Jim Amos was born and raised in Kalamazoo, Michigan in a musical family. After discovering at an early age that he didn't have enough talent to be a musician, he turned to photography -- a decision for which he is grateful. He studied photography and photographic technology at Rochester Institute of Technology and then worked for Eastman Kodak Company where he became a Professional Technical Representative. However, his real love was making photographs, so in 1967 he left Kodak to become a free lance photographer which led to a twenty-six year career making photographs for National Geographic Society. He did many magazine assignments and the photographs for two books. He was happiest when he could make images that combined both editorial content and artistic merit.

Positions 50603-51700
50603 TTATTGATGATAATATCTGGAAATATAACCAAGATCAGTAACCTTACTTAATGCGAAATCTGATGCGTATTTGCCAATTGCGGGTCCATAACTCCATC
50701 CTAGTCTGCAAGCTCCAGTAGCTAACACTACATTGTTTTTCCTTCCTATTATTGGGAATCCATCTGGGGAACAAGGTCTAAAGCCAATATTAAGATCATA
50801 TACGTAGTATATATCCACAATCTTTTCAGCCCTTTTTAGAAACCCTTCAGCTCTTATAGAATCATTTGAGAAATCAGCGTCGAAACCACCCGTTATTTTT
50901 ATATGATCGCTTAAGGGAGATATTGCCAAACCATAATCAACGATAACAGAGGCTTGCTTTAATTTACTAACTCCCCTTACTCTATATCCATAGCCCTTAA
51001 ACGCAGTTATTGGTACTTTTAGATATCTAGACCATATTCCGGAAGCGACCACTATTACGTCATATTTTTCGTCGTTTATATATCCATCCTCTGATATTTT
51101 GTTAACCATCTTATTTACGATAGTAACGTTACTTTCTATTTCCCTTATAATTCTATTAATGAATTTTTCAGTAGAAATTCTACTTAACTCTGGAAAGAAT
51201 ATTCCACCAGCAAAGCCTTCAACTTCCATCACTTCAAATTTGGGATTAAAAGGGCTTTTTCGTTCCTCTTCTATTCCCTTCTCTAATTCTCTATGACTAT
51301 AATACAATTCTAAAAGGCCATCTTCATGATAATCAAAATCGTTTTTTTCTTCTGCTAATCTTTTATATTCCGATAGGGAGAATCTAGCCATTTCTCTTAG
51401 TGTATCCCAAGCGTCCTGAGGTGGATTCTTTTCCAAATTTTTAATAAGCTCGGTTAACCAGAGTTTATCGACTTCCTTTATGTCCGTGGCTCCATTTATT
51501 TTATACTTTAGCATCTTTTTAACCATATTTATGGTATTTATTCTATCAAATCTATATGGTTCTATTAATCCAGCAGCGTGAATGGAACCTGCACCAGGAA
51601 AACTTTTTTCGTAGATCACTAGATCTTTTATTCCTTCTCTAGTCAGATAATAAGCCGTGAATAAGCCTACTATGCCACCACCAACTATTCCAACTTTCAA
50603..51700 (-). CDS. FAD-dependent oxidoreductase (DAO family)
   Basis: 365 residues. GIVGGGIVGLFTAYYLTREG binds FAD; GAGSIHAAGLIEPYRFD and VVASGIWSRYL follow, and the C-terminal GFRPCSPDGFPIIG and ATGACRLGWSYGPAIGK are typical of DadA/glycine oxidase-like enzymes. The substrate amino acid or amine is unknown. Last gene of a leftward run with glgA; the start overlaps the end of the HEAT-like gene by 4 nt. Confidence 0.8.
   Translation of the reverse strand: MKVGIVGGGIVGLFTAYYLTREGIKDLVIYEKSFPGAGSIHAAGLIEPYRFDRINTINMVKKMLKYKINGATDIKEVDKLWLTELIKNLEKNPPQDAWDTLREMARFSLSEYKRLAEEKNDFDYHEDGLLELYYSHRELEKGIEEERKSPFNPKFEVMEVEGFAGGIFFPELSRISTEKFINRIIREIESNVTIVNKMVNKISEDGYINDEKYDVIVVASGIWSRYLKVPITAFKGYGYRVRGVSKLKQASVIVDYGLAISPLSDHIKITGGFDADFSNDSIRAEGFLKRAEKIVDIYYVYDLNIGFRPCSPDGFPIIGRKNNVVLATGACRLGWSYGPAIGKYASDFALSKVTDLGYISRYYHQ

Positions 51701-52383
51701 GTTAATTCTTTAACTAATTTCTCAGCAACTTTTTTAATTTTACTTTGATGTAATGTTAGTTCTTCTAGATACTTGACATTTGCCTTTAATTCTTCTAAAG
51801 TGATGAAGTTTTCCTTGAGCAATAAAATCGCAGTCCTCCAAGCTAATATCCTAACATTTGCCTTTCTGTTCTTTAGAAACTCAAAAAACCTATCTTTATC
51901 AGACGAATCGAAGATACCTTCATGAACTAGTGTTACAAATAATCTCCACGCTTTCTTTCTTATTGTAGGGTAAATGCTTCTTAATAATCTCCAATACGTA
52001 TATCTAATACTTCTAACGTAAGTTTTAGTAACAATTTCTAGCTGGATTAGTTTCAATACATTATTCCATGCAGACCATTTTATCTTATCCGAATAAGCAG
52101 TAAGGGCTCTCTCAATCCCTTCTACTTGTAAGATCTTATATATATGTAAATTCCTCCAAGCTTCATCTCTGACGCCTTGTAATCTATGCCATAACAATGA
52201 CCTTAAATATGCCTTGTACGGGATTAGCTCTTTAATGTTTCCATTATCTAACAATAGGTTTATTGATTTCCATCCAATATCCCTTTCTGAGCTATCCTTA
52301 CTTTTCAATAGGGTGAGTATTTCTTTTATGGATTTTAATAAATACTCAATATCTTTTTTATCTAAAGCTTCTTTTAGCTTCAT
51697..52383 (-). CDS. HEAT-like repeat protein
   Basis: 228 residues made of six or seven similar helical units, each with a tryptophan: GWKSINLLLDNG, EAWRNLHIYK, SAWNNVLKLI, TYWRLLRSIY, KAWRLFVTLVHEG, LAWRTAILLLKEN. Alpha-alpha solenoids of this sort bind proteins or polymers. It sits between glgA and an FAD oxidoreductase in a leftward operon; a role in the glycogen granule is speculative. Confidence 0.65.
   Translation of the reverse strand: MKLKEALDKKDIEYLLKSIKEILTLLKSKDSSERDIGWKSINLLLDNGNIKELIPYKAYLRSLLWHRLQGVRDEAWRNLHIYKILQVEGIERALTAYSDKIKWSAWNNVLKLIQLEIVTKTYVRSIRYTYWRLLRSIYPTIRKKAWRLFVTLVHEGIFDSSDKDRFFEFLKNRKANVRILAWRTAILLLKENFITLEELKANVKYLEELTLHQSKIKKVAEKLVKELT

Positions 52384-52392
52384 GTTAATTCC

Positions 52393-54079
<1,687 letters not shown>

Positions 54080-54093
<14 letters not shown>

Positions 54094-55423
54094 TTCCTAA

In 1969, and again 1970, he was named "Magazine Photographer of the Year" by the National Press Photographers Association. He also received many awards from the White House News Photographers Association.
Since leaving the Geographic in 1993, his time is divided between doing unassigned photography for stock and fine art, organizing his photographic collection, and doing digital printing using Epson printers and archival inks and papers. From every standpoint, he can make better prints now than he ever could in the darkroom, and the resulting prints are more permanent. Jim also has fun doing it.
He is represented by several stock photography agencies including Corbis, Photo Researchers, and Panoramic Images.